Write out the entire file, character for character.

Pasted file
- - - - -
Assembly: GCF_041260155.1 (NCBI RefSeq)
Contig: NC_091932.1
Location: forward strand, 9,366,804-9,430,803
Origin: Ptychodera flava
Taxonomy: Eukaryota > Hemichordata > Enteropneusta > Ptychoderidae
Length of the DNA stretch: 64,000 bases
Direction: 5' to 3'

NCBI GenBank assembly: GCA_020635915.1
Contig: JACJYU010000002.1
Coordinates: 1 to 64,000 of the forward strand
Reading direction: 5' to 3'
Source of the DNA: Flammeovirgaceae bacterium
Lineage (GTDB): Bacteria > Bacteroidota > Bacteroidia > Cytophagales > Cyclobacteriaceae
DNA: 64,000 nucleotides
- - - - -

Assembly: GCF_041260155.1 (NCBI RefSeq)
Contig: NC_091932.1
Location: forward strand, 9,366,804-9,430,803
Origin: Ptychodera flava
Taxonomy: Eukaryota > Hemichordata > Enteropneusta > Ptychoderidae
Length of the DNA stretch: 64,000 bases
Direction: 5' to 3'

NCBI GenBank assembly: GCA_020635915.1
Contig: JACJYU010000002.1
Coordinates: 1 to 64,000 of the forward strand
Reading direction: 5' to 3'
Source of the DNA: Flammeovirgaceae bacterium
Lineage (GTDB): Bacteria > Bacteroidota > Bacteroidia > Cytophagales > Cyclobacteriaceae
DNA: 64,000 nucleotides